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Technological change and employer-provided training: evidence from UK workplaces


  • Ardiana N. Gashi
  • Geoff Pugh
  • Nick Adnett


Purpose - This paper sets out to examine the link between technological change and continuing training at a workplace level. Design/methodology/approach - The paper hypothesises that workplaces subject to technological change have an increased demand for skills, which induces an increased provision of training. UK data from two waves (1998 and 2004) of the Workplace Employment Relations Survey (WERS) are used to investigate this hypothesis. Findings - Workplaces undertaking technological change are more likely to train their workers and also to provide more days of training per worker. Team working is also associated with a greater number of days spent on training, as are the setting of training targets and the keeping of training records. Training intensity decreases with an increasing share of part-time and manual employees. Conversely, where workplaces face difficulties in filling skilled vacancies, they provide more days of training. Research limitations/implications - The WERS training questions refer only to core experienced employees which, since this group may vary from one workplace to another, may not give a completely consistent measure of either absolute or relative training provision. Because the WERS panel (1998 and 2004) excludes both the dependent variable (training intensity) and the variable of interest (technical change), the analysis is restricted to cross-section estimation. Causal implications of this analysis should be regarded as correspondingly tentative. Practical implications - The findings suggest that one way to induce firms to provide more training is by enhanced incentives for firms to undertake more rapid technological change. In addition, if the current global economic downturn persists, evidence that operating in a declining market is associated with the provision of fewer training days may be of particular concern to training professionals and policy makers. Originality/value - The paper provides empirical evidence concerning the interaction between technological change and training.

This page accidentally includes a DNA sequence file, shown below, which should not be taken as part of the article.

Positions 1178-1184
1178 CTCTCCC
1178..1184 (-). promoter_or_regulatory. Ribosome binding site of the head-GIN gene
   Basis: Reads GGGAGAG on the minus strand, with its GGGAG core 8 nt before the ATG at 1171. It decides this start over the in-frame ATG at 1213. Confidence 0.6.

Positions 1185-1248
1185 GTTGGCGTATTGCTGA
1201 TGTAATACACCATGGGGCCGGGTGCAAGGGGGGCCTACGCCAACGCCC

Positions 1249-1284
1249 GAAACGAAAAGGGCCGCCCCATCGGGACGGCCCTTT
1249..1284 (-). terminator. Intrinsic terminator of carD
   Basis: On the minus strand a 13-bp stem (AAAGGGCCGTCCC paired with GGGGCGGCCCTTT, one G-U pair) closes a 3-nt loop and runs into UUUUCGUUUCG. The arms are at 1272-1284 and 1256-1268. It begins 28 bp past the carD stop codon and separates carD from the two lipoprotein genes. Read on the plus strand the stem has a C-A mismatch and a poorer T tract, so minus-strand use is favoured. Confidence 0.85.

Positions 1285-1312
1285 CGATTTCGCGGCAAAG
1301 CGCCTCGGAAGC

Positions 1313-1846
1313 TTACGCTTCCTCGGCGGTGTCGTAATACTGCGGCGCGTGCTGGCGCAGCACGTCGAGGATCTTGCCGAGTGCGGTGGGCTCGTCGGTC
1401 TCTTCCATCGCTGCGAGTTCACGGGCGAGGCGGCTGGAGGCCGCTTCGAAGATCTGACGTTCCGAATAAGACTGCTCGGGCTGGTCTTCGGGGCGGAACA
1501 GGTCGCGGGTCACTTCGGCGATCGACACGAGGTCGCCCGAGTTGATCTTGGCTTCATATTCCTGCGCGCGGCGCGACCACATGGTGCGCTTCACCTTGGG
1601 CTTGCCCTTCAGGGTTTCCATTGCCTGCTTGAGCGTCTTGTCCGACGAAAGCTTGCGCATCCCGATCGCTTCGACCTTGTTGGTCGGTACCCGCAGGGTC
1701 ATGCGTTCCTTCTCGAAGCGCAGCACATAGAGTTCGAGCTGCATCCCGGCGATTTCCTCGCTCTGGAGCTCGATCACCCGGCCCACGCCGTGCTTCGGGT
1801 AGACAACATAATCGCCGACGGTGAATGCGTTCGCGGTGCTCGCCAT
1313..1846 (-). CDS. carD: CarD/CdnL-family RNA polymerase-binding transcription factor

Suggested Citation

  • Ardiana N. Gashi & Geoff Pugh & Nick Adnett, 2010. "Technological change and employer-provided training: evidence from UK workplaces," International Journal of Manpower, Emerald Group Publishing, vol. 31(4), pages 426-448, July.
  • Handle: RePEc:eme:ijmpps:v:31:y:2010:i:4:p:426-448

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    References listed on IDEAS

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    Citations are extracted by the CitEc Project, subscribe to its RSS feed for this item.

    Cited by:

    1. John S. Heywood & Uwe Jirjahn & Annika Pfister, 2017. "Product Market Competition and Employer Provided Training in Germany," Research Papers in Economics 2017-07, University of Trier, Department of Economics.
    2. G. Guidetti & G. Pedrini, 2015. "Systemic flexibility and human capital development: the relationship between non-standard employment and workplace training," Working Papers wp1019, Dipartimento Scienze Economiche, Universita' di Bologna.
    3. Chi-Cheng Chang, 2013. "Bridging Competence and Curriculum for Complex Change," Diversity, Technology, and Innovation for Operational Competitiveness: Proceedings of the 2013 International Conference on Technology Innovation and Industrial Management, ToKnowPress.


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